Global health systems remain far from achieving the UN Sustainable Development Goal 3 (SDG 3): "To ensure healthy lives and promote well-being for all at all ages", and SDG 10: "Reduced inequalities". Progress has been made in many areas, notably in increasing life expectancy, reducing maternal and child mortality, and fighting communicable diseases. However, progress has stalled in some areas and the ongoing Covid-19 pandemic has devastated health systems and communities, threatening the reversal of decades of work.
Simultaneously, in 2020, the murder of George Floyd, a 46-year-old black man, by a white police officer in the USA, sparked a fresh wave of international protests against police brutality and racism. The death of George Floyd and other black Americans has catalyzed the exposure and discussions around deep-rooted injustices and systemic racism. Health systems are not immune and there is strikingly clear evidence of institutional racism, other forms of discrimination, and inequities in healthcare, globally.
In 2020, Health Systems Global called upon the health services research community to consider how we can re-imagine health systems for better health and social justice. In support of this, and SDGs 3 and 10, BMC Health Services Research launched a collection to curate innovative research broadly examining the environmental, political, and social factors that perpetuate health inequities and social injustices in health systems. We welcomed submissions covering the following topics:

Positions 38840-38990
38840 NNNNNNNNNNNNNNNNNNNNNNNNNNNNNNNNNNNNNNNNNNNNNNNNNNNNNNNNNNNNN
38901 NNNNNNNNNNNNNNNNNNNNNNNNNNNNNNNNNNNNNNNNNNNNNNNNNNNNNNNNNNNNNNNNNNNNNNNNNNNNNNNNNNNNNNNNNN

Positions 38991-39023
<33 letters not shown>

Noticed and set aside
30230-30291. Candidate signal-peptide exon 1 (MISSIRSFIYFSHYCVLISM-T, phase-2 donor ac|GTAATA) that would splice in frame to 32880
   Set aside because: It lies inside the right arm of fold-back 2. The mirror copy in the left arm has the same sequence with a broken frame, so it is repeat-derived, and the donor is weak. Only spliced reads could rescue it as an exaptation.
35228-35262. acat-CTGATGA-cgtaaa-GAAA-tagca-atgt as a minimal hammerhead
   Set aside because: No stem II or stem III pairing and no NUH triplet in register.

- Accessibility and affordability of care
- All forms of prejudice, discrimination, and marginalization
- Freedom of movement and borders
- Health disparities
- Health policy, politics and power
- New technologies, artificial intelligence, and big data for combatting health inequities
- Quality of health services and meeting the healthcare needs of people facing discrimination and marginalization
- Resource distribution
Research could also focus on specific marginalized population groups, such as indigenous populations or ethnic minority groups.
This collection is no longer accepting submissions and closed on 28th May 2022.
Magdalena Szaflarski, PhD, University of Alabama at Birmingham, USA
Magdalena Szaflarski, PhD, is a medical sociologist specializing in health and health care disparities and the social determinants of health. Dr. Szaflarski’s research has focused on immigrant health and health care, medicalization of cannabis, religion and HIV, social factors in epilepsy, and, recently, COVID-19 experiences and reactions.